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Tuesday, March 5


  • How to Prepare a Birthing Box
  • Birthing-Time Tips
  • Moving the Kittens
  • Weaning

    PawHow to Prepare a Birthing Box

    Is your kitty expecting to give birth soon? Here are some tips on how to make an ideal birthing box.

    • Line a large cardboard box with newspapers and some soft sheets (flannel works nicely).
    • Cut an entrance into one of the sides (for easy access).
    • Make a cardboard cover to go over half of the top (makes a partial roof).
    • Be sure to leave the box in a warm, quiet room.
    (This information can be found in our May 2000 Newsletter.)

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    PawBirthing-Time Tips

  1. The plug can burst prior to one week before the birth of the kittens. (This may cause premature babies but usually not.) You need to watch for this carefully to ensure that you will be around when the cat gives birth.
  2. If one of the kittens is very week, keep it on a heating pad wrapped in towels. Keep massaging the baby as much as possible, stroking it gently.
  3. If it seems like all the kittens have been born, remember there may be one last addition. A cat can give birth for up to 8-hour intervals.
  4. If you have tried everything, be ready and willing to let the kitten go. Sadly enough, these things happen sometimes.
  5. Ensure that the remaining kittens are suckling the milk and their stomachs are showing signs of being full.
  6. Do not give the weak kitten too much a bottle. It can collapse the lungs of the kitten, and he/she will pass away gasping with air. Use the eye dropper or the ear dropper and put very few drops in the mouth. Remember the kitten is weak, and he/she can also choke.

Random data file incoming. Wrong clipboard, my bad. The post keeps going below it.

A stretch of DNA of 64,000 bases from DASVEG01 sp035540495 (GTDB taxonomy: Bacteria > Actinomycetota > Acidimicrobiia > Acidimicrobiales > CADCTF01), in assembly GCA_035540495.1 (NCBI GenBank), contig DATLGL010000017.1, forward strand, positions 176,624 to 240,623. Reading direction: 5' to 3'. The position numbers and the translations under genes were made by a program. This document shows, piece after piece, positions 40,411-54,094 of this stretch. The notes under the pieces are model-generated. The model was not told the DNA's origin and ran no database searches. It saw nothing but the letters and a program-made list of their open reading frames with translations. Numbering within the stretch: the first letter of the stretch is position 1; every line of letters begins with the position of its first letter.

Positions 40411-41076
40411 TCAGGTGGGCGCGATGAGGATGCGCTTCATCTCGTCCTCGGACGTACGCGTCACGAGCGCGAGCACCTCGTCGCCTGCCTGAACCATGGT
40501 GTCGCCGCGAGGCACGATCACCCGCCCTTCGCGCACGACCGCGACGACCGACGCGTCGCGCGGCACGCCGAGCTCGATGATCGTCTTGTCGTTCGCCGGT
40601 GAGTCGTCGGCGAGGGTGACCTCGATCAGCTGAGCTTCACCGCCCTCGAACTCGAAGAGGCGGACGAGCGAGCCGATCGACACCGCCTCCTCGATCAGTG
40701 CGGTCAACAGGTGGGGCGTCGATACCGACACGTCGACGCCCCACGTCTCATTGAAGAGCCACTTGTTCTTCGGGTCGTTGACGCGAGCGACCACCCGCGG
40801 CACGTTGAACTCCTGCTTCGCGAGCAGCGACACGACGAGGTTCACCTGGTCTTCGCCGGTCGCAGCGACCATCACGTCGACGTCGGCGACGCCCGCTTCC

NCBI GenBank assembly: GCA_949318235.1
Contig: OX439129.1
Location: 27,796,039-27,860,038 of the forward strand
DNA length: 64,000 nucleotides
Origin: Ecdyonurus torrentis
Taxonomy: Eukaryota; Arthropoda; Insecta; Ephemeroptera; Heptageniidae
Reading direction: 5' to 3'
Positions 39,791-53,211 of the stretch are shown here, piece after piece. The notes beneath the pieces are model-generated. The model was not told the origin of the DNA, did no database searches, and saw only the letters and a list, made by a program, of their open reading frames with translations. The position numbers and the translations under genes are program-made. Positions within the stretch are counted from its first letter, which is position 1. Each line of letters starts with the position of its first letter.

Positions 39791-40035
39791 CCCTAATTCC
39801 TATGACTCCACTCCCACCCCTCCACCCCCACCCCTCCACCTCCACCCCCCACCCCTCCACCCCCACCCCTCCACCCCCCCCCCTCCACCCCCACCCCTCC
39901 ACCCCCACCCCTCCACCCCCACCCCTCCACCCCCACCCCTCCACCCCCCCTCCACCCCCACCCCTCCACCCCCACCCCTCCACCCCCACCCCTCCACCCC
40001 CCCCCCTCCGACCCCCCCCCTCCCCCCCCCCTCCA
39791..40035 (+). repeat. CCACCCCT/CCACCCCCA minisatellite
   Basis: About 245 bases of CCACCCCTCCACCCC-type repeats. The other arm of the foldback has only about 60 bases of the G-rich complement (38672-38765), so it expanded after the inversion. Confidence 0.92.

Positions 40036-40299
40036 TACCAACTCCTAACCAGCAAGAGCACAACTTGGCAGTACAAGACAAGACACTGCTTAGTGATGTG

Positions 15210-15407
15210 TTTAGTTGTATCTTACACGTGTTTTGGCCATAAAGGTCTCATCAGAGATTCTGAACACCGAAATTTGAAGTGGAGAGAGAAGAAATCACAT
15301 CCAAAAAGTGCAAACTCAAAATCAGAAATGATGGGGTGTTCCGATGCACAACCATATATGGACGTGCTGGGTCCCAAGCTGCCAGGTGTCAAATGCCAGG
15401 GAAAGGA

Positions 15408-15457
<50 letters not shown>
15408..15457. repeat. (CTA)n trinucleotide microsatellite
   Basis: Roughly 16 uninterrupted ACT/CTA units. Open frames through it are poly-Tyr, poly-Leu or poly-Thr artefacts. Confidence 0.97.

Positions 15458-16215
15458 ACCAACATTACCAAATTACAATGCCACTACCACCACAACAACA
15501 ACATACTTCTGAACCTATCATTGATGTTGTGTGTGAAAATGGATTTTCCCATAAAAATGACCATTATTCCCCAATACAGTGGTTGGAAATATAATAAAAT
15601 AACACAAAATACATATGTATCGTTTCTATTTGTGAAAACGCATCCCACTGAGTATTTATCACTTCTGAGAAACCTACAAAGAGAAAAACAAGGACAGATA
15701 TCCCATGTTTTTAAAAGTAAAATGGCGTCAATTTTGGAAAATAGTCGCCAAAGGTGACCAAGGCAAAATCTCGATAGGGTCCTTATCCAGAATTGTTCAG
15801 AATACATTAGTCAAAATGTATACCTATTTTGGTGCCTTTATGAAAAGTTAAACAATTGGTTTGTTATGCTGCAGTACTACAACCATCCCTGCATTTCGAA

7. Have wonderful friends with whom you can share the experience over the telephone, Internet, or in person.
(This information came from Sam and can be found in our March 2000 Newsletter.)

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PawMoving the Kittens

A cat in the wild will move her kittens to keep them away from predators. It is just instinct. All mother cats will move their kittens at least once from their birthing spot due to the smell of the blood.

Generally, it is fine to let the mother choose a spot and move the kittens. She should calm down soon after. However, some mothers can get carried away and continue to move the kittens. If this happens, it is important to make sure that the mother has not punctured their skin causing abcesses to form.

Mother cats tend to feel safer keeping their kittens in dark, enclosed spaces. A suggestion for calming nervous mothers is to clear out a lower cabinet in your home that is large enough for the mother and her babies. Cover the bottom of the cabinet with towels. Drape the towels over the outside edge to prop the door open for Mom to come and go. (Also, put towels on the floor in front of the cabinet - just in case a kitten should tumble out.)

(This information came from Debbie L. and Michelle C.)

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Kittens are generally weaned around the age of 6 weeks old. If weaned too early, there can be problems with diarrhea and/or vomiting. Then dehydration becomes a risk, and it can be life threatening if left untreated.

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